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Flinn Shiel, Carl Persson, Vini Simas, James Furness, Mike Climstein, Rod Pope and Ben Schram

The Nana positioning protocol is widely used to position participants to minimize technical error when undertaking body composition scanning and analysis with a Dual energy X-Ray absorptiometry (DXA) machine. Once biological and technical errors are accounted for, the only variation in test–retest results is from statistical fluctuation or machine error. Therefore, the aim of this study is to assess the test–retest reliability of the Nana positioning protocol and establish the smallest real difference percentage (SRD%). A gender-balanced group of 30 participants (15 males, 15 females) underwent two scans in succession using the Nana positioning protocol, with repositioning between scans. Percentage change in mean with typical error, Intraclass Correlation Coefficients (ICC), and standard error measurement percentage (SEM%) were used to identify the test–retest reliability and error rate of these protocols. Additionally, SRD% was calculated to assess the point at which clinically important changes occurred in a participant. The reliabilities of the whole body and regional scans were excellent. Percentage change in mean ranged between 0.00% and 0.23%. High reproducibility of the Nana positioning protocol was evident through an ICC ranging between 0.966–1.000. Additionally, typical error, SEM%, and SRD% were all low. Interestingly, fat mass was associated with the largest fluctuations observed to be associated with any of the parameters assessed. When all sources of biological and technical errors have been accounted for, the Nana positioning protocol has excellent test–retest reliability and produces low SEM% and SRD%.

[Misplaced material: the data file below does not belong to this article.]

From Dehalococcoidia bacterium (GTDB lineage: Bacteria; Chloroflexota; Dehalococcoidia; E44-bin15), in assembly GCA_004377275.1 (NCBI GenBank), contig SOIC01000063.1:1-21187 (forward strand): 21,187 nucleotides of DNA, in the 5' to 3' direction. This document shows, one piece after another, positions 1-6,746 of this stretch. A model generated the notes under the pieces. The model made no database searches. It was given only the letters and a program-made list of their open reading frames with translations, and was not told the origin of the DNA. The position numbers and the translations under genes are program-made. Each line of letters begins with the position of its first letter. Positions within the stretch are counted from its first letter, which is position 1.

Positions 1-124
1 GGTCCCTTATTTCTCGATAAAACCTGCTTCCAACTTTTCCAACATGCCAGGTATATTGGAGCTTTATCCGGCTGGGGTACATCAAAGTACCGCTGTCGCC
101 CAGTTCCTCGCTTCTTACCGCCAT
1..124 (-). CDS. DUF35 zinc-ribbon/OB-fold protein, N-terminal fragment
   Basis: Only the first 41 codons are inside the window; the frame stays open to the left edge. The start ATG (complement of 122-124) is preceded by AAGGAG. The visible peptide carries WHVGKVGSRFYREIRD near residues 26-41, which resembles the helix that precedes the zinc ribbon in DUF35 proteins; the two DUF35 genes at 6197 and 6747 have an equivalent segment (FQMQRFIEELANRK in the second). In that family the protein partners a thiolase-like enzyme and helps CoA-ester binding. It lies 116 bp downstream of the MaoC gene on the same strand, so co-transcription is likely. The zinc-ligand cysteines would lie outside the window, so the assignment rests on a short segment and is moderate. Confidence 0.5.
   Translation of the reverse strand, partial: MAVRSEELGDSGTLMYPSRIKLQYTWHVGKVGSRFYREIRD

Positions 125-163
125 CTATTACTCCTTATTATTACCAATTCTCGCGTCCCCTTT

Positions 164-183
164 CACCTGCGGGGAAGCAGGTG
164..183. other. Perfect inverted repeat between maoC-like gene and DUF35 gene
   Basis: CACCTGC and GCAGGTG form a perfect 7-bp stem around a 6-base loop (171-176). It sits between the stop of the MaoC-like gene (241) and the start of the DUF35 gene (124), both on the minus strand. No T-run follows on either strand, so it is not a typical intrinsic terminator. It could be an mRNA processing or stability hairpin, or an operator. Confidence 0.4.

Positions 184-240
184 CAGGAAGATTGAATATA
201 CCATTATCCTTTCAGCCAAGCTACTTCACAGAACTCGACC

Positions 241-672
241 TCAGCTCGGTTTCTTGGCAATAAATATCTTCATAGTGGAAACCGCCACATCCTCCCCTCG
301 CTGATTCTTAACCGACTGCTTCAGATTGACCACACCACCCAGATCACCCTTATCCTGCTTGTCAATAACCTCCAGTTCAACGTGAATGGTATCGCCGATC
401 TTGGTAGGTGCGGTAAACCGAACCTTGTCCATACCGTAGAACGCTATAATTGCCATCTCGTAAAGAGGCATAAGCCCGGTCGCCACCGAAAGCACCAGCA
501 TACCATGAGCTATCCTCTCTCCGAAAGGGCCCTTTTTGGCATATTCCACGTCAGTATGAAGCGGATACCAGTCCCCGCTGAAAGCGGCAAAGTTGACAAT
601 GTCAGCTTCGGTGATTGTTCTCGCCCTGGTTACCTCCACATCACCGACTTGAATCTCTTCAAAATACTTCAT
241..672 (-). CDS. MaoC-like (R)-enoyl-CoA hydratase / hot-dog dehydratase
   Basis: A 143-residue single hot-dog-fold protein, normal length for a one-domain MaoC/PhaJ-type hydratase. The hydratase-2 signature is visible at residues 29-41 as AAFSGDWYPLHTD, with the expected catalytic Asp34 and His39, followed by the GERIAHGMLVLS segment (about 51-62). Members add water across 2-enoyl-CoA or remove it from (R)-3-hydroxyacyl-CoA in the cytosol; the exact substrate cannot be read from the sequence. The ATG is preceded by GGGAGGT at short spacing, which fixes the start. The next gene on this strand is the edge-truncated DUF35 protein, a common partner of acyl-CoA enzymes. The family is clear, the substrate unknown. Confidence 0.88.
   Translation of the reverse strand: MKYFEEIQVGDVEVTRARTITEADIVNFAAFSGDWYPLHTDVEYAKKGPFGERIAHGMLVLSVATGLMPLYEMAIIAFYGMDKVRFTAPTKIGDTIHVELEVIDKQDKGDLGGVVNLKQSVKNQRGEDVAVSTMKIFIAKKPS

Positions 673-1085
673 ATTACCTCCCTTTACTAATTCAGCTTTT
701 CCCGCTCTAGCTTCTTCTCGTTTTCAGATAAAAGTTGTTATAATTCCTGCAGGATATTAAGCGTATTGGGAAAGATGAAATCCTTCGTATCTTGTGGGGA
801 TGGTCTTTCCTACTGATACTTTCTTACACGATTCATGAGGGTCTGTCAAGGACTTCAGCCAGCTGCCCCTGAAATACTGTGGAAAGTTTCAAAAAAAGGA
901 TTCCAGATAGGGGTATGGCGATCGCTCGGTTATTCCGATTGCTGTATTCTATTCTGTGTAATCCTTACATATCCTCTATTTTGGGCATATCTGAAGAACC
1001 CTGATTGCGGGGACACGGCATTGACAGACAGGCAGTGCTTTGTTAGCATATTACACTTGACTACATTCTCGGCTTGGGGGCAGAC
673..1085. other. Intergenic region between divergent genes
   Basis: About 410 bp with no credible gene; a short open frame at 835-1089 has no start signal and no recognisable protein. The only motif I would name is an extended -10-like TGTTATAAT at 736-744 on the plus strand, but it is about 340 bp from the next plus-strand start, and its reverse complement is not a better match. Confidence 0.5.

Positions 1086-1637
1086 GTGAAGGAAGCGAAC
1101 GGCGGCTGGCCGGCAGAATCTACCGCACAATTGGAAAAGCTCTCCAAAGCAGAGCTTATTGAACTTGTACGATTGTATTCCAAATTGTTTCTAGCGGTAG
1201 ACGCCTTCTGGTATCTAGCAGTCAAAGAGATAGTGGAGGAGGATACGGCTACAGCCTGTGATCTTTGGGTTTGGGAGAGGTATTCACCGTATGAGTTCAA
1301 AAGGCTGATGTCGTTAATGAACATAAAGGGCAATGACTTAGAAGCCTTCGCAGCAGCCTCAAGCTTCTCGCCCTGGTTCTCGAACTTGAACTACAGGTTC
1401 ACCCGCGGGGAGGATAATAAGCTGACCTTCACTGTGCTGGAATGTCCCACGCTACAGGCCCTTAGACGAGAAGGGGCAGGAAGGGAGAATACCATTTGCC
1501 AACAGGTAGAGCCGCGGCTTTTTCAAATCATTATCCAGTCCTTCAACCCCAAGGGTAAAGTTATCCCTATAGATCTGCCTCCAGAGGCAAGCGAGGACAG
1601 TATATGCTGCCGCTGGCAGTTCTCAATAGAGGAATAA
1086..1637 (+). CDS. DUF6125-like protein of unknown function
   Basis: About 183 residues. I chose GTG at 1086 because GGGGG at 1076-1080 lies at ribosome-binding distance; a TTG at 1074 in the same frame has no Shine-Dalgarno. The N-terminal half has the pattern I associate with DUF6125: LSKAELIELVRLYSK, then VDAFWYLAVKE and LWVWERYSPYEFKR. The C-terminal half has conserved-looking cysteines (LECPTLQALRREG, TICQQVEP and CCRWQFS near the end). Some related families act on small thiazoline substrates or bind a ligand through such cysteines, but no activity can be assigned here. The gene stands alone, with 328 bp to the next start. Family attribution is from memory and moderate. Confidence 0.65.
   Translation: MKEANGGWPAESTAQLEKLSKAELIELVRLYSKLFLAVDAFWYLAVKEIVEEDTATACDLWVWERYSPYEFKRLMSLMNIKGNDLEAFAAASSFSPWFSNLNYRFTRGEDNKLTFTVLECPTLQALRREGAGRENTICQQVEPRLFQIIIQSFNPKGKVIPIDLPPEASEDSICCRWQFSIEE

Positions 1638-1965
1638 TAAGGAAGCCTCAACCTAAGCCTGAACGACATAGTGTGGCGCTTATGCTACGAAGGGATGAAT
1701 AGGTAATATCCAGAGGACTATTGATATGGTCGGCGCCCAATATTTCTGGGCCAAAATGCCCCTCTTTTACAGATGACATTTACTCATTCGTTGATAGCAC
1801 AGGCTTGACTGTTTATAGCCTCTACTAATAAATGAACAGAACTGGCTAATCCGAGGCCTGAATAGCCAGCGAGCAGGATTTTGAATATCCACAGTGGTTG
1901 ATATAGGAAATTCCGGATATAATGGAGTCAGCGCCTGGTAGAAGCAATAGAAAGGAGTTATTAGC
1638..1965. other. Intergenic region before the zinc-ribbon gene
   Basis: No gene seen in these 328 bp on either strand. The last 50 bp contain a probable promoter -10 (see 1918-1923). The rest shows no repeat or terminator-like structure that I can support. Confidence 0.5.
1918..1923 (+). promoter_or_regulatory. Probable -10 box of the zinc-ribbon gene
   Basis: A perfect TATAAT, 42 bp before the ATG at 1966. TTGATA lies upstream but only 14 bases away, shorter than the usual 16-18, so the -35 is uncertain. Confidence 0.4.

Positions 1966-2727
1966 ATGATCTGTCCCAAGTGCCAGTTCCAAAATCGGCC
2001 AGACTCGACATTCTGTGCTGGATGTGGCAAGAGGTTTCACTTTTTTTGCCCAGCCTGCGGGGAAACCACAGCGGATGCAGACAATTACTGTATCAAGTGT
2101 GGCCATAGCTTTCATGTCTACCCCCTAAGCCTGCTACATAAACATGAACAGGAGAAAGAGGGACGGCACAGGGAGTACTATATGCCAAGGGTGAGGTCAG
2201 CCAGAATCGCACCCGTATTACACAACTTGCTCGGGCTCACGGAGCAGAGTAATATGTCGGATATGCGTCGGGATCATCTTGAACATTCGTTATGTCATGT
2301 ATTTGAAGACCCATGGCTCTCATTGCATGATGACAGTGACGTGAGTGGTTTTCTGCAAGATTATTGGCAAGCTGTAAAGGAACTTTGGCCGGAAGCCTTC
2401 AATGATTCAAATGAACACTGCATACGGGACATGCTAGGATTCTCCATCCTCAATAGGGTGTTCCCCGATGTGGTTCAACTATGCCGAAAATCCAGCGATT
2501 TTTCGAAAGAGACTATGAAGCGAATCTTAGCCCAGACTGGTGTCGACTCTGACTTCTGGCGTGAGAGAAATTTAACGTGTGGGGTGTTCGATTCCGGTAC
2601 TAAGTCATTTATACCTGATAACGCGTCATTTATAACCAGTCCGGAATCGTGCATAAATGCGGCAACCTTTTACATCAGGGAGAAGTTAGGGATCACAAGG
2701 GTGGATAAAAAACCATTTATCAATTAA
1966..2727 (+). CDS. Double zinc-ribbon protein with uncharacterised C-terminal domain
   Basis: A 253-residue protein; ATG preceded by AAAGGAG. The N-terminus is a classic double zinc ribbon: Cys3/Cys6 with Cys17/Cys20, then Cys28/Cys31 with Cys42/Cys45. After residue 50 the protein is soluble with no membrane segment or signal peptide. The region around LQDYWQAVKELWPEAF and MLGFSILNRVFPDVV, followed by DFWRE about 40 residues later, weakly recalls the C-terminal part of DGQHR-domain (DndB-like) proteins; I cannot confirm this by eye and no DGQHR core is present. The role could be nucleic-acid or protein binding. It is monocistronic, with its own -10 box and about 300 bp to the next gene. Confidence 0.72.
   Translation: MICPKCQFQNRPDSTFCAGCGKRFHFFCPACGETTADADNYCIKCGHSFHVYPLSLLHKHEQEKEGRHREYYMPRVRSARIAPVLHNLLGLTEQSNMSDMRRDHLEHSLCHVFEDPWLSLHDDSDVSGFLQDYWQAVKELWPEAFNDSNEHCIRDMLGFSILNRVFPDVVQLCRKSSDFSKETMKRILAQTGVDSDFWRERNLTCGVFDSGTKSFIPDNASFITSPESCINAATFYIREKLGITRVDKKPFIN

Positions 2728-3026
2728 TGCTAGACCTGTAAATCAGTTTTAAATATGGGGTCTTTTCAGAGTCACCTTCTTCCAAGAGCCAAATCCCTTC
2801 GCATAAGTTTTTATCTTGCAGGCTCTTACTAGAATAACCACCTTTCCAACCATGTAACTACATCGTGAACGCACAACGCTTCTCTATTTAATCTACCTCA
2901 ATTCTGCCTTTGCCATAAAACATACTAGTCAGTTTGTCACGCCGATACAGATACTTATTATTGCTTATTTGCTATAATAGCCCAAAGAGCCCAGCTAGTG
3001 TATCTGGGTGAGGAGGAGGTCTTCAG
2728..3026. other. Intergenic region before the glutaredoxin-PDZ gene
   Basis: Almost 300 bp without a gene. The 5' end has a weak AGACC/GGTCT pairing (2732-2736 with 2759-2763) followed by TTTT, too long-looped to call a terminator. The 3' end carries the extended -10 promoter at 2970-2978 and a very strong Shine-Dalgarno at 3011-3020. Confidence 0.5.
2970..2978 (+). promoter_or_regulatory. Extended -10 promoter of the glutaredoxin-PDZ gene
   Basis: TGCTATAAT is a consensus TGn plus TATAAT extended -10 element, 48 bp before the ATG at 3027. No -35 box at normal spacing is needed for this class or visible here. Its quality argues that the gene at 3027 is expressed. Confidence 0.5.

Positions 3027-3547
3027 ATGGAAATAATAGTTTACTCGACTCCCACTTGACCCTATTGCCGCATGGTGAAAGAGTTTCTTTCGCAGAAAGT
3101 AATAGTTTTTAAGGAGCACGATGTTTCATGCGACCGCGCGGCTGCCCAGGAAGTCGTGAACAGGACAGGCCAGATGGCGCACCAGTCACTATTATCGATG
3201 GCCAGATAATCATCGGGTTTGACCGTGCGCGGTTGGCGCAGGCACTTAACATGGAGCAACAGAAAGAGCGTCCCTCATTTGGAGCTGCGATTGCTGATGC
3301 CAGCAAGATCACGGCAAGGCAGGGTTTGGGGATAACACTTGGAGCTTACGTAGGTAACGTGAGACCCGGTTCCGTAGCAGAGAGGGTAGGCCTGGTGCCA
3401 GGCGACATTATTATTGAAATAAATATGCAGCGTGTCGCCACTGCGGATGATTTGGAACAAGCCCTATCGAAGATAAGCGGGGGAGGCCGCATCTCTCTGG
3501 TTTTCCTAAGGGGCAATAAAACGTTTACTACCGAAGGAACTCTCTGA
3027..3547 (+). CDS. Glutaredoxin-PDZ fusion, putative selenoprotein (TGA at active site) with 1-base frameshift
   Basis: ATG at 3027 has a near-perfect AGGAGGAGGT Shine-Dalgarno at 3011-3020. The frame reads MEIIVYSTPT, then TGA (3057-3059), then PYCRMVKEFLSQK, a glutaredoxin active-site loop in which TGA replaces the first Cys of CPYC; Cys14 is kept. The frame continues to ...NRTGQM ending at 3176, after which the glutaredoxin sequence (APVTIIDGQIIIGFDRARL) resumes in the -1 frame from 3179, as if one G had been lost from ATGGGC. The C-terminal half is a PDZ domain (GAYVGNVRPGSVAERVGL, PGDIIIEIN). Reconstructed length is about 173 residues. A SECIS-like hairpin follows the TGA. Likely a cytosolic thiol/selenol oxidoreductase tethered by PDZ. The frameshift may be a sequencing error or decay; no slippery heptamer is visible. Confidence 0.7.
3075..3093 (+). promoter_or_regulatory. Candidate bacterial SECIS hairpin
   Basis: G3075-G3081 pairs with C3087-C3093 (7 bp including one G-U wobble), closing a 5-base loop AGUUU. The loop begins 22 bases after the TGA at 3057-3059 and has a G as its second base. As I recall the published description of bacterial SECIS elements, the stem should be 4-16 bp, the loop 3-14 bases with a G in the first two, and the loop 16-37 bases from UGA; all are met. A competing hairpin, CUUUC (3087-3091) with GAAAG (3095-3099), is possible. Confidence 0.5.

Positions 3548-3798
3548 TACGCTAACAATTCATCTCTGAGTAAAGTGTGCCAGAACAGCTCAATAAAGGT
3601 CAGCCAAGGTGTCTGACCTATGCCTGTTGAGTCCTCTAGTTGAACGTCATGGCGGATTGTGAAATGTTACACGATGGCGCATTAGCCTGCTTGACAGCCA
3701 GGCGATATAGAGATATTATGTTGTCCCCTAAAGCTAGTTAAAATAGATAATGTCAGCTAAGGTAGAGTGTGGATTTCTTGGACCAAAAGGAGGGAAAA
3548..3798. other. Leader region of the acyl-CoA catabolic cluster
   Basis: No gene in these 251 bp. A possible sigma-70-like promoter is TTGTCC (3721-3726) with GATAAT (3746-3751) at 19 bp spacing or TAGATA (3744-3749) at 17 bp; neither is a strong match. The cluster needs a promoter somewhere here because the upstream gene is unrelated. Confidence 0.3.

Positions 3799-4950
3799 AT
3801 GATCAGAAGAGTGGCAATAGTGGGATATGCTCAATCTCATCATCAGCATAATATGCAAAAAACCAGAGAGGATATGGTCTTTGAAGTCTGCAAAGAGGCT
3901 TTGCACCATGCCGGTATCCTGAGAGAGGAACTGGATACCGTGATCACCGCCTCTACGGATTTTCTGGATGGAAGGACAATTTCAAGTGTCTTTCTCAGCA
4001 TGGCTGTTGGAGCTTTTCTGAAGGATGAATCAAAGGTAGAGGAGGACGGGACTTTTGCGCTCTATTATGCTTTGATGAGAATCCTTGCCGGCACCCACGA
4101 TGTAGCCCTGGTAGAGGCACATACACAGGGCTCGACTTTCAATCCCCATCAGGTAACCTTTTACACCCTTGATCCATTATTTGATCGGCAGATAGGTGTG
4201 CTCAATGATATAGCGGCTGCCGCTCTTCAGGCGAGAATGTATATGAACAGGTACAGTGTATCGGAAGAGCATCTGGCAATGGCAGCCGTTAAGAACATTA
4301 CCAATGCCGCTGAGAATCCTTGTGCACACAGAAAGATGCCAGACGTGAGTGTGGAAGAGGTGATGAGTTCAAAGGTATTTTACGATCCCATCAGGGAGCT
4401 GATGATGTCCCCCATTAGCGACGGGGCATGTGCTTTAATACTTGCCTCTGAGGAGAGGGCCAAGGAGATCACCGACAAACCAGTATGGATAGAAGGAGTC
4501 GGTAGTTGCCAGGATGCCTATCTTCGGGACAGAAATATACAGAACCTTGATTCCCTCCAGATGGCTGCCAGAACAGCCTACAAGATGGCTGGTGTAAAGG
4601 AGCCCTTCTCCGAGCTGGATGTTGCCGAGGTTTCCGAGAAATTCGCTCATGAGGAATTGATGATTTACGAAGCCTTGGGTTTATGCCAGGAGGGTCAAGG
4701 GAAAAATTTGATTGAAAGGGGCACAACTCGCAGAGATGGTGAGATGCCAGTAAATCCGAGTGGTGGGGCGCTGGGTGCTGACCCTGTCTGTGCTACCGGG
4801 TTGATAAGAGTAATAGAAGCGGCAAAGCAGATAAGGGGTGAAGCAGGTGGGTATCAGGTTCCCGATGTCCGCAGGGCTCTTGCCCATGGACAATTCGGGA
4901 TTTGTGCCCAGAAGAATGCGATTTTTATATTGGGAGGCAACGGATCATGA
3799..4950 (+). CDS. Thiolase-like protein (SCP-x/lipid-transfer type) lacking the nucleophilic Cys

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Kristina L. Dunn, R. Curtis Bay, Javier F. Cárdenas, Matthew Anastasi, Tamara C. Valovich McLeod and Richelle M. Williams

has also demonstrated excellent reliability in a single test re-test reliability study. 13 Further, a test of the Sway Balance™ and the BESS/modified BESS revealed a strong inverse correlation between the two test means, suggesting that higher sway scores are associated with lower BESS scores. 12

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Alan J. McCubbin, Anyi Zhu, Stephanie K. Gaskell and Ricardo J.S. Costa

& Therapeutics, 46 ( 3 ), 246 – 265 . PubMed ID: 28589631 doi:10.1111/apt.14157 10.1111/apt.14157 Gaskell , S.K. , Snipe , R.M.J. , & Costa , R.J.S. ( 2019a ). Test re-test reliability of a modified visual analogue scale assessment tool for determining incidence and severity of gastrointestinal symptom

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Lauren J. Lattimer, Joel L. Lanovaz, Jonathan P. Farthing, Stéphanie Madill, Soo Kim, Stephen Robinovitch and Cathy Arnold

with the edge of the seat, and the acromion process of the nondominant side aligned with the edge of the back of the chair. The thigh/trunk angle was set at 90°. The custom protocol was pilot tested and reliability was confirmed for 10 older and 10 younger women. Test–re-test reliability intraclass

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Nicola Brown and Yasmin Bowmer

test re-test reliability has been reported as 0.89 and 0.77 ( Gyurcsik, Spink, Bray, Chad, & Kwan, 2006 ). The internal consistencies of the benefits and barriers scale for this sample were 0.95 and 0.84 respectively, with sub-scales ranging from 0.71 to 0.92. Data Handling and Statistical Analysis